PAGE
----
Until about a month ago, Jason Dov Greenblatt was the chief legal officer and executive vice president of the Trump Organization, a bright, mild-mannered Orthodox Jewish lawyer from Teaneck. Part of his boss’s inner circle, he’d long represented the author of the Art of the Deal when it came to making deals.
“Jason understands Donald‘s thought process, how he approaches an issue, and he’s accomplished great things for the Trump Organization that way,” an industry insider tells me.
Still, the knock on his office door came as a surprise for Greenblatt. “Donald wants you,” said the messenger, and Greenblatt hurried to the conference room, where his boss was meeting a delegation of Orthodox Jewish media representatives.
Less than ten seconds after coming in, the boss had deflected a question on Israeli settlements to his lawyer, and suddenly, Greenblatt was thrust onto the stage.
Jason Greenblatt has no background in diplomacy or politics. He’s never been part of a think tank or study center on Israel, but the man tabbed by Trump as his special advisor on Israel — even as he continues in his legal role for the company — brings something else to the table: real passion for the country.
The Queens native spent a year in yeshivah in Israel before returning home to graduate from Yeshiva University. After a stint with a prestigious law firm, he was hired by the Trump Organization, where he’s remained for close to 20 years.
Both he and his wife Naomi, a psychiatrist, work long hours, but they’ve found a shared hobby. The Greenblatts try to travel abroad with their six children each year, more often than not, to Israel.
Their experiences formed the basis of a book. Israel for Families is a comprehensive and thorough guide, filled with necessary information (insurance, car rentals, routes, schedules, and the like) as well as the inner core — the “why’s” of the trip, the significance and meaning of the various sites. Written in collaboration with the six Greenblatt children, the tone is easy, light, and throbbing with love of the Land.
It seems like quite the project for a couple with full-time jobs — but Jason has experience.
In the early ’90’s, the Manhattan kosher restaurant scene seemed to be in constant transition, with restaurants opening and closing, and hechsherim removed from glass windows days after they’d been affixed. At the same time, the borough was fast becoming the hub of Jewish single life, and a comprehensive list of kosher restaurants was necessary.
In those pre-Internet days, there was a single resource. Jason Dov’s List, as it was known, was photocopied again and again, the authoritative directory of eateries — hechsherim, addresses, menus — passed around shuls and offices. It was the perfect contribution from someone with a sharp eye for detail and a devotion to the wider community.
At the bottom of the list was a suggestion that those who’d benefitted might consider donating money to Chabad in Salt Lake City, since Jason, an avid skier, had come to appreciate the Shliach there, Rabbi Benny Zippel.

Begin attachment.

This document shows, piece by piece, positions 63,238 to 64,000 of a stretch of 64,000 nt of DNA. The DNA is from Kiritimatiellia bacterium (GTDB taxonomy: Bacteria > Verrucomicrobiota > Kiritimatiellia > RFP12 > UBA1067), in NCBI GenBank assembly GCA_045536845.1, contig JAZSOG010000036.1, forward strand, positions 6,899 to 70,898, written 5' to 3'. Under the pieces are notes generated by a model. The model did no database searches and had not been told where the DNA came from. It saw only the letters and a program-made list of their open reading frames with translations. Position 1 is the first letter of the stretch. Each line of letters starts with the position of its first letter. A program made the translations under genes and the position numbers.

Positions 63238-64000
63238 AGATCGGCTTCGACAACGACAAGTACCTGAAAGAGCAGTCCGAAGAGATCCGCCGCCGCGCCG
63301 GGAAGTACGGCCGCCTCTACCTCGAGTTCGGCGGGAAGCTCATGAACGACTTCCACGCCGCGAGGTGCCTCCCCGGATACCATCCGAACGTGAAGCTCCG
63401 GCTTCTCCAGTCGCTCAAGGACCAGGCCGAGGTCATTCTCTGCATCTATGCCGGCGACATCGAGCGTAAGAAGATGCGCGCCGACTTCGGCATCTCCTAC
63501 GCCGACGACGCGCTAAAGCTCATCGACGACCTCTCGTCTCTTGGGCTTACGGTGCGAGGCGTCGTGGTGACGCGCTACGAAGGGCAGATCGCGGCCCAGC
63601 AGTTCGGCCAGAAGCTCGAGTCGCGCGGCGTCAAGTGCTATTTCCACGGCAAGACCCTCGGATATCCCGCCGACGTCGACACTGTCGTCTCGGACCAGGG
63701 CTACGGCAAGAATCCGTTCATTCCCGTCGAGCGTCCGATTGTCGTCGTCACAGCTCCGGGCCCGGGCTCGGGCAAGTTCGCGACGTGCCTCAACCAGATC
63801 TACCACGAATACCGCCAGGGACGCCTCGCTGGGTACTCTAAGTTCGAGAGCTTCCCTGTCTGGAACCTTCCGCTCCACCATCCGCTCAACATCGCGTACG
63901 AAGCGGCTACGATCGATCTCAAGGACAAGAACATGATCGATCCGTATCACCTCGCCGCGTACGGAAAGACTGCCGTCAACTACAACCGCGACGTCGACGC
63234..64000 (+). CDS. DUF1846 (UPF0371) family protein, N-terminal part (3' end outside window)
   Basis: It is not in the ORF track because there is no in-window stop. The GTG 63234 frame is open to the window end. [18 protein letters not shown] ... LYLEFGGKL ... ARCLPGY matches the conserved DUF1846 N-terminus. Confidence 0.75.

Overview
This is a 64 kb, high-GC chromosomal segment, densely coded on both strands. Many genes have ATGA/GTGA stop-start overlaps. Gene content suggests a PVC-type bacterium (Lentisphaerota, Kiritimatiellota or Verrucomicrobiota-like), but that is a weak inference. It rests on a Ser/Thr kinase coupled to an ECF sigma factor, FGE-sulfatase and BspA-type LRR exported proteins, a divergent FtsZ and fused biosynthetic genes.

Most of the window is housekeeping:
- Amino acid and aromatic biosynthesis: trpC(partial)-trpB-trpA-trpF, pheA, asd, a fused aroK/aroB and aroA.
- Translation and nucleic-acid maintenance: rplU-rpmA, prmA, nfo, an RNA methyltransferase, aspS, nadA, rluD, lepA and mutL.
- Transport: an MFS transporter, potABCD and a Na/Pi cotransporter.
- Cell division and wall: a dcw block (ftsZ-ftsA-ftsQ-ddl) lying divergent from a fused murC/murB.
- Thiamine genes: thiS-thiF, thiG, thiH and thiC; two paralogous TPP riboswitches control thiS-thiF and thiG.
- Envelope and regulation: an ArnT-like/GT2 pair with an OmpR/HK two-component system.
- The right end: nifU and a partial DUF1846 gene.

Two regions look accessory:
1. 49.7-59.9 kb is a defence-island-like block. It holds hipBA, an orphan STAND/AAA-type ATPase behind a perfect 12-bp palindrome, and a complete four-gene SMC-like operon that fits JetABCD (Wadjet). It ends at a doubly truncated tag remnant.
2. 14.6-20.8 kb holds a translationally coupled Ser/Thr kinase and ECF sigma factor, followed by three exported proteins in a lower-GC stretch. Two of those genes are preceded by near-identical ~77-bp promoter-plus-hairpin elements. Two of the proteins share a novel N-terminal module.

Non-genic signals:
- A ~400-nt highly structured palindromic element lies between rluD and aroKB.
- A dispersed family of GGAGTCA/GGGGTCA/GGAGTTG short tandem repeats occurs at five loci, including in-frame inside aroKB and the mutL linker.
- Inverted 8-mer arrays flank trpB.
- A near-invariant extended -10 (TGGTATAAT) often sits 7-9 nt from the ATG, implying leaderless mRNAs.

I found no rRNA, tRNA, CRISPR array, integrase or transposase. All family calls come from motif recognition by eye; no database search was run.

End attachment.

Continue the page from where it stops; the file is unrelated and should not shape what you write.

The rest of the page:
Greenblatt has none of the hard-nosed lawyer airs. He’s soft spoken and courteous, passionate about his family, committed to Yiddishkeit. And very loyal to his boss.
He’s never yet had to choose between them. “Several times over the years, I’ve had to walk away from deals because of Shabbos or Yom Tov and Mr. Trump has always been understanding. I remember sheepishly telling him that I had to go home in the midst of intense negotiations over a billion dollar deal.
We’d been working for weeks and I’d actually slept in the office for a few nights, but here I was, leaving — for a three-day Yom Tov! I was scared to tell Mr. Trump, but I finally summoned up the courage. He looked at me and said, ‘Jason, go home, be with your family, pray, enjoy. We’ll pick it up after the holiday.’ ”
Jason is gracious about sharing his experiences as a Shabbos observer at the highest level of corporate life, speaking for Chabad, NCSY, shuls, and on college campuses about what Shabbos does for him and his family.
He might be a supreme mensch, but can someone with virtually no foreign policy experience be an advisor on foreign policy?
“Sometimes, too much experience is as bad as too little experience.” Greenblatt reflects.
“You can’t conduct negotiations with preconceived notions, locked into a vision of the way things have to be, with no willingness to rethink positions. Sometimes, fresh faces are a good thing.”
He is also confident that his boss will surround himself by qualified people when the time comes to make decisions. “The image people have of Mr. Trump is that he operates alone, listening to no one. It’s not true. He’s great at identifying talent and ability and he hires well. I won’t tell you he doesn’t have his own mind, but he certainly doesn’t micromanage. He finds the right balance.
“Look, when it comes to Israel, Mr. Trump will take the approach he knows best. He’ll try to make a deal.”
And when it comes to deals, there are few people that the candidate trusts more than Jason Dov Greenblatt.
This week’s issue of Mishpacha features a full-on interview with the presumptive Republican presidential candidate Donald Trump. The magazine is sold in Jewish stores and at Mishpacha.com